Arguably the worst outcome for the Hawks out of said-timeout as they turn the ball over, leading to a Mavericks fastbreak and a Bullock basket as Kevin Huerter is called for a goal-tend:

To Bullock’s credit, he telegraphs the De’Andre Hunter pass from the wing to Huerter and both the Hawks broadcast and the ESPN broadcast firmly believed that the layup attempt from Bullock would have rolled off of the rim but with Huerter’s goal-tend the two points are automatic for Dallas, extending their lead to six points.

The Hawks find themselves unable to respond as they get a decent look at a three from Young off of the Collins screen but — as with most shots Young took last night — it’s off-line and missed:

One of the better quality shots Young took last night, despite the time on the clock — it was a decently open look.

Playing just under 10 minutes in the second half, Doncic scores just his fourth point of the second half as he takes Clint Capela off of the dribble and hits the floater to increase the Mavericks’ lead:

Young’s attempts to get the Hawks back on the board end quickly as he drives into Bullock, falls to the floor and the Mavericks quickly swarm to force the jump-ball:

I can understand why Young was less than happy after being, essentially, man-handled off of the floor when the jump-ball was already called. Bullock subsequently won the jump-ball and the turnover is officially credited to Young.

After a missed Doncic three, the Hawks finally get back on the score-sheet as the balls breaks somewhat fortuitously as the unintended give-and-go between Hunter and Collins results in a Hunter basket at the rim:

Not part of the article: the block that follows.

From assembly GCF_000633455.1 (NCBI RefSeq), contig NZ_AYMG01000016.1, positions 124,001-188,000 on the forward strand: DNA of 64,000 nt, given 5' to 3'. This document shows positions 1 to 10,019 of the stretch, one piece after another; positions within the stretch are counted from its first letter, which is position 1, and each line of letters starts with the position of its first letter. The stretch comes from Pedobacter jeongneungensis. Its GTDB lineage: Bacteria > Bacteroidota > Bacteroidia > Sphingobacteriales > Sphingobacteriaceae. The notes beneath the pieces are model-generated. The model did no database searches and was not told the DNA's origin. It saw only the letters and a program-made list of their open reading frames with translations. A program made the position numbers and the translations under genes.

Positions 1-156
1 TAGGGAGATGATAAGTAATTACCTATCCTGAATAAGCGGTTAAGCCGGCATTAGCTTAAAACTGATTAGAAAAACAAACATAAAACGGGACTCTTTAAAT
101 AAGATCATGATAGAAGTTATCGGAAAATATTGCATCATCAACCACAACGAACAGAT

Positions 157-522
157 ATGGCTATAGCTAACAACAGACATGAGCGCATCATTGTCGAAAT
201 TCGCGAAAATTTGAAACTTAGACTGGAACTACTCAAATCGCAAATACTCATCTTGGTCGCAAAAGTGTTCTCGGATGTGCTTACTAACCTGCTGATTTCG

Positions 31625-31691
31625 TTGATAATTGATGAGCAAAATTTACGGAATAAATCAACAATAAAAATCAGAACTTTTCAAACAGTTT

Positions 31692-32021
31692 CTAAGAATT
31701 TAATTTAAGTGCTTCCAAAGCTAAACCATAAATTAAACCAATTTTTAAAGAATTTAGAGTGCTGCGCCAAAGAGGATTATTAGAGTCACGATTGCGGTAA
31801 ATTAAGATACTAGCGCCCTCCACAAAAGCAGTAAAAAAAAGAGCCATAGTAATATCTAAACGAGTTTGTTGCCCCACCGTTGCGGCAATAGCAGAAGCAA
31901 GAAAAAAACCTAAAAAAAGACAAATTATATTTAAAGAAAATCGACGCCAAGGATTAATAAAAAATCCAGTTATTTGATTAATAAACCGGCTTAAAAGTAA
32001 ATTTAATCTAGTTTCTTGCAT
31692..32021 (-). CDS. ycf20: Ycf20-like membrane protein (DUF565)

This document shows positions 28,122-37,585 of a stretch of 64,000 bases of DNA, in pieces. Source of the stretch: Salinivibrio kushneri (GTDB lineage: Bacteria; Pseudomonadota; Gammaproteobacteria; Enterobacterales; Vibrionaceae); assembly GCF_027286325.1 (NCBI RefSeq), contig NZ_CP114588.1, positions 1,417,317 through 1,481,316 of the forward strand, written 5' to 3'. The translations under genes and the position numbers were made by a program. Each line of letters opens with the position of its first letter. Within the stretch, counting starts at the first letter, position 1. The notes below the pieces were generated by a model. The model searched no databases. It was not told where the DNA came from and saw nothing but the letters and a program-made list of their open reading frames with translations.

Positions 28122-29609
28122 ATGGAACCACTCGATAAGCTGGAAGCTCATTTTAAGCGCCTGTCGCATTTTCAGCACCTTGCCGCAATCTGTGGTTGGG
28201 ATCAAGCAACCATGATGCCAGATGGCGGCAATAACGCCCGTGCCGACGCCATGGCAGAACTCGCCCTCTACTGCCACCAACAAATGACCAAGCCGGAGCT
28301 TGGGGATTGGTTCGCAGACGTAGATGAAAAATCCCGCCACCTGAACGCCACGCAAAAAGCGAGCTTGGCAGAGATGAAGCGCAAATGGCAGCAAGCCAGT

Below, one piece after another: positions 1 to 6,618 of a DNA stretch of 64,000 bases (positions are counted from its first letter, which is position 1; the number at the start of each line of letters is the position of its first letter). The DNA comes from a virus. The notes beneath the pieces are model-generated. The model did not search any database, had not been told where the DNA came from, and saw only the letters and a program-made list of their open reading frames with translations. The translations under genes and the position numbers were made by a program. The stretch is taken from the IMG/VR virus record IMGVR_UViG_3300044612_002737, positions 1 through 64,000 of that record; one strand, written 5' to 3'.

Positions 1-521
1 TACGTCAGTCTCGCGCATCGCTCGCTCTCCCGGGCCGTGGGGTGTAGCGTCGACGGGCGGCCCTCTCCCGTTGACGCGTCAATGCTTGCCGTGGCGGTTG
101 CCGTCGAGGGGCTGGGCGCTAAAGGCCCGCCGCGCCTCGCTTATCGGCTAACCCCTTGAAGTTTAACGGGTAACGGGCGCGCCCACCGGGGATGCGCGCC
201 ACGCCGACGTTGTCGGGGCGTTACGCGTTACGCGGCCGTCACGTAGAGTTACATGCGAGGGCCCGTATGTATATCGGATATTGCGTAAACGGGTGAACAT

The Mavericks respond with a three-pointer as they move the ball nicely from the perimeter to the wing to Brunson in the corner at the end of the shotclock:

Defensively, a lack of communication here from the Hawks. As they rotate it becomes clear that Hunter — who ends up guarding no one — and either he or Danilo Gallinari (once Doncic passes the ball) should be the one to drop into paint. Instead, it’s Kevin Huerter who has to leave Brunson to protect the rim from Bullock’s drive and Gallinari’s closeout on Brunson is unable to deter him from making the three.

Collins found success in the paint last night and tries again to score inside but his floater against Powell rolls off the rim:

The Mavericks would go on to hit the dagger as Doncic drives out of the pick-and-roll and is forced to pass as Collins tries to draw an offensive foul on Doncic (which would be his sixth) and finds Bullock in the corner, who fakes Young to shed him and hits the dagger-three:

A 12-2 run to end any Hawks hopes of a victory in Dallas; a victory that was certainly there for the taking long before the stretch run and another game that got away from the Hawks; which was certainly the sentiment postgame. From Hawks head coach Nate McMillan’s perspective, the missed opportunity was there to see when Doncic ran into foul trouble.